Cryptocurrencies Could Be Right for Your Retirement
Many individual investors face conflicting advice about their retirement accounts. They are told, in at least some ways, to be both conservative and aggressive in their approach to investing in these accounts. Conservative and aggressive investing seem to be polar opposites.
First, they are advised to remember that this money is for the long term so they should contribute as much as possible and avoid withdrawals. This will maximize the benefits of compound interest which is the key to delivering the large gains they’ll need as they approach retirement.
Second, they are often advised to be conservative with their investments because they will depend on this money for retirement. That could mean using annuities, or other slow growth but conservative investments.
Squaring the Circle
These two conflicting philosophies may leave investors feeling as if selecting the right investment opportunity for their retirement account is similar to squaring a circle, a phrase used to describe a task that is almost impossible.
Well, in the investing community, it is actually possible to remain true to these two pieces of conflicting advice and, in effect, square the circle. Cryptocurrencies, or cryptos, could be the key to solving this problem.
Cryptos are volatile, which seemingly classifies them as an aggressive investment strategy and many advisers would recommend against placing these assets in a retirement account. But, of course, stocks are also volatile and small cap stocks are more volatile than large cap stocks.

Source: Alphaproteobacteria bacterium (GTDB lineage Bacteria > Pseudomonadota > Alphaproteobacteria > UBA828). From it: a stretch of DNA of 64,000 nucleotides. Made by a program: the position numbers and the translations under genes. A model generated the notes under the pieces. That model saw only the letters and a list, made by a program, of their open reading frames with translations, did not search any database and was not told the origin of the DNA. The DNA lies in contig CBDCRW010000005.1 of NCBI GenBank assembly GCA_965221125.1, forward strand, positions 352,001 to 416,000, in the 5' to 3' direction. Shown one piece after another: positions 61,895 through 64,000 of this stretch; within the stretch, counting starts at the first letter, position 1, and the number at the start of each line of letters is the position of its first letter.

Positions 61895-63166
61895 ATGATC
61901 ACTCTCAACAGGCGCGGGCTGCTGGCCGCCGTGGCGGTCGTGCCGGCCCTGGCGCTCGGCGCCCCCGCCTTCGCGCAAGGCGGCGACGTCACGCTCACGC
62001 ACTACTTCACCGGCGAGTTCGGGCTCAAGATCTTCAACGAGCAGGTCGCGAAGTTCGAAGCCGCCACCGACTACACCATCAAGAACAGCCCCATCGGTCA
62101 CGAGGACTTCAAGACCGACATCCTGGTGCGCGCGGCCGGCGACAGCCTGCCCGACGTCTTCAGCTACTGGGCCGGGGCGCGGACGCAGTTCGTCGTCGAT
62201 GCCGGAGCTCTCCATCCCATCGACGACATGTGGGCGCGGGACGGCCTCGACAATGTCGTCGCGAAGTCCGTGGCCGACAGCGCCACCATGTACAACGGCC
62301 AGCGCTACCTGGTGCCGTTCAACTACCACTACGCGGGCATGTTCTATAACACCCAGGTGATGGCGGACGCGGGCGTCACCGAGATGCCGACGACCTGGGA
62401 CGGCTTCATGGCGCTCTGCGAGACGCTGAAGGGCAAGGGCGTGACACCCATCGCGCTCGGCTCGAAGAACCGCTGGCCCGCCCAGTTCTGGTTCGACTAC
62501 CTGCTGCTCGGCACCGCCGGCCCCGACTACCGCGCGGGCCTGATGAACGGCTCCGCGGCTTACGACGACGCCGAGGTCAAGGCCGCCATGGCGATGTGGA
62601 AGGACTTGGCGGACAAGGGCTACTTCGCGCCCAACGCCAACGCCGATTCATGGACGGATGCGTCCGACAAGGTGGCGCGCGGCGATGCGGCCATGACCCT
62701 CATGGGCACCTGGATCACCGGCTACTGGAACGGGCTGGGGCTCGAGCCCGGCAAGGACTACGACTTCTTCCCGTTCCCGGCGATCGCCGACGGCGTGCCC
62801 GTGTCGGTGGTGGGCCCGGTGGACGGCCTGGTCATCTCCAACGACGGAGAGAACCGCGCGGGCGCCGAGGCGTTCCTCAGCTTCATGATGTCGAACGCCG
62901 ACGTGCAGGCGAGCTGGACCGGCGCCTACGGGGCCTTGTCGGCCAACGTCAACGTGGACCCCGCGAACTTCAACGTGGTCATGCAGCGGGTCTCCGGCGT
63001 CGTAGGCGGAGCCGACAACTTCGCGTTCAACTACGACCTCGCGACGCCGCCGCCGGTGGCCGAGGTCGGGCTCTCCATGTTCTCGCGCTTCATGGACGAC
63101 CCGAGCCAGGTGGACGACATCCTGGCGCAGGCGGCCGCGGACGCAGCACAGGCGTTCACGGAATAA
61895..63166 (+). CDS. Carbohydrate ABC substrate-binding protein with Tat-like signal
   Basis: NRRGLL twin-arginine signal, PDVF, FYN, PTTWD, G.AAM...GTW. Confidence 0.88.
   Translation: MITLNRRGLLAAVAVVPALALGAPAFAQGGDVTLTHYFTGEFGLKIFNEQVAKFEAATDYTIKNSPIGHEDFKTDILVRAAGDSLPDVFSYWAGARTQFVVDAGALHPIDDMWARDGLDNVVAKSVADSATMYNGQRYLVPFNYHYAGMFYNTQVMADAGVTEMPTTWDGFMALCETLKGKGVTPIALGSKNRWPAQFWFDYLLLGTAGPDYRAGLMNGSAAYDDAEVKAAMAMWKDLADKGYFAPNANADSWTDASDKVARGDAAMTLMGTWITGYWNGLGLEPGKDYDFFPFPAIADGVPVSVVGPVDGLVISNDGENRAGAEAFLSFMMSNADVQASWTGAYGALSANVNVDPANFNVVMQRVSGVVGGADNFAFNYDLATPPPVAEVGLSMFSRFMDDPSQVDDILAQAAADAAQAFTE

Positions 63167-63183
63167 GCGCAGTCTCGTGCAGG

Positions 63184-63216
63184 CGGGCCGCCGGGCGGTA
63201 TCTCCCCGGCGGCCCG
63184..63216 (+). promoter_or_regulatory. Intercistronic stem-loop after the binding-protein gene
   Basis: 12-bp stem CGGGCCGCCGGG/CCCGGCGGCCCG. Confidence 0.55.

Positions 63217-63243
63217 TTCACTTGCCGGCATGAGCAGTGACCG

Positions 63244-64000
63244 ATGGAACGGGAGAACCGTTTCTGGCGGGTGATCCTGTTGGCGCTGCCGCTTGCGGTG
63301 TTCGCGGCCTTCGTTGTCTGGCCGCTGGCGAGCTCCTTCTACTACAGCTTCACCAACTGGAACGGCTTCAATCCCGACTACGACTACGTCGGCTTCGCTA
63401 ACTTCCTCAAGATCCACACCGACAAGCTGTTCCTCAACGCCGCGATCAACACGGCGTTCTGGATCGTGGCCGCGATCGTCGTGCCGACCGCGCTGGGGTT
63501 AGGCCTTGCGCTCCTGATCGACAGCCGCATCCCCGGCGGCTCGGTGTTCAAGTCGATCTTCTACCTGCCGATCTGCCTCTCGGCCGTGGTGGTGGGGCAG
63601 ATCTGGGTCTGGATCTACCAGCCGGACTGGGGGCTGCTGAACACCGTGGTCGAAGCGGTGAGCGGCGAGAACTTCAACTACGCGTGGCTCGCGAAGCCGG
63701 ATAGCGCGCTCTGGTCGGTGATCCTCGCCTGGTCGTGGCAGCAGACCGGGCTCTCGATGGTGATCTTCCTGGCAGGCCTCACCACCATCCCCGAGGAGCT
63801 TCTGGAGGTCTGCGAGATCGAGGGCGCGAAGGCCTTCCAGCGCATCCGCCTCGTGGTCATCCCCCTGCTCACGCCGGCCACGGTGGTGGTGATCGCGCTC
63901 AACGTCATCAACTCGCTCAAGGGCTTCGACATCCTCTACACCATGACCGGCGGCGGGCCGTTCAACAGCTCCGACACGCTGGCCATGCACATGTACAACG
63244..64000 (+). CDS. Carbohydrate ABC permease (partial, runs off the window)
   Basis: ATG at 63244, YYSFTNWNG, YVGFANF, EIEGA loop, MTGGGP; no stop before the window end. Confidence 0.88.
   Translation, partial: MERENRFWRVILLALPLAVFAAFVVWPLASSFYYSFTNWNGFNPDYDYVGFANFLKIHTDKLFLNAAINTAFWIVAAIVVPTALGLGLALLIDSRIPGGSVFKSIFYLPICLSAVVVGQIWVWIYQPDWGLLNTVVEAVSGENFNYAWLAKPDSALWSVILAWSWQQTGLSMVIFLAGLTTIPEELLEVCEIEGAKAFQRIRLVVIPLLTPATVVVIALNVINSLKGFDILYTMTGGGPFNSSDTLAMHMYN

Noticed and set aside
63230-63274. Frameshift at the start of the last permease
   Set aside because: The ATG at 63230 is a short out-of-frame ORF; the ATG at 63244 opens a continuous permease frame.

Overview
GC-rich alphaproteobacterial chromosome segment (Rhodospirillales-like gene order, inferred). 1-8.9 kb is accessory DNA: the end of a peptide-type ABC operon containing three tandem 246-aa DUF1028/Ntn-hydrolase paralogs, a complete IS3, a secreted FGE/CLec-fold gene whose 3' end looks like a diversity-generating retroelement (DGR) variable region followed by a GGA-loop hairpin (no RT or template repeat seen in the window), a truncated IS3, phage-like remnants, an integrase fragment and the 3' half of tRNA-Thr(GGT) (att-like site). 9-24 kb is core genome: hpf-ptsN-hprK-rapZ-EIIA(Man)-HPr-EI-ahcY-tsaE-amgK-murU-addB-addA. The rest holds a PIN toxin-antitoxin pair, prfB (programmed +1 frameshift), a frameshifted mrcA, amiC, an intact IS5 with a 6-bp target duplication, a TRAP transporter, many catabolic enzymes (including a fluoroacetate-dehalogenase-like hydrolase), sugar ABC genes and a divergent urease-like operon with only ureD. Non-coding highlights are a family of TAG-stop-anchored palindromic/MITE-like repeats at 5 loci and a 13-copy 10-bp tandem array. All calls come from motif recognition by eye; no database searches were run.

Yet, small cap stocks are an appropriate investment in a retirement account as long as the assets are just one part of a diversified asset allocation plan. Diversification could be the very reason that it makes sense to include cryptos in a retirement account.
The goal of all investing is to buy assets that accumulate in value. Stocks deliver gains, according to many experts, averaging about 10% a year. But they are risky and have fallen as much as 90%, as an asset class, during the Great Depression, and more than 50% twice since 1999.
Bonds are safer, but they offer smaller returns. This explains why many investors tilt their retirement accounts towards stocks, including large institutional pension plans.
It is possible to add more assets to the retirement account, a process followed by many of those large institutional pension plans. Additional assets typically include commodities including gold, private equity stakes and real estate, as well as raw timber land.
These additional assets carry risk because they might not be easy to sell. Therefore, they are necessarily long term investments.
A small allocation to cryptos could provide the performance kick to an individual’s retirement account that nontraditional assets are expected to deliver for large institutional pension plans.
Large Gains Are Possible in Cryptos
Anyone following the crypto markets has most likely noticed the large gains that cryptos, including Bitcoin, have delivered. The gains are often shown in the form of a chart like the one below.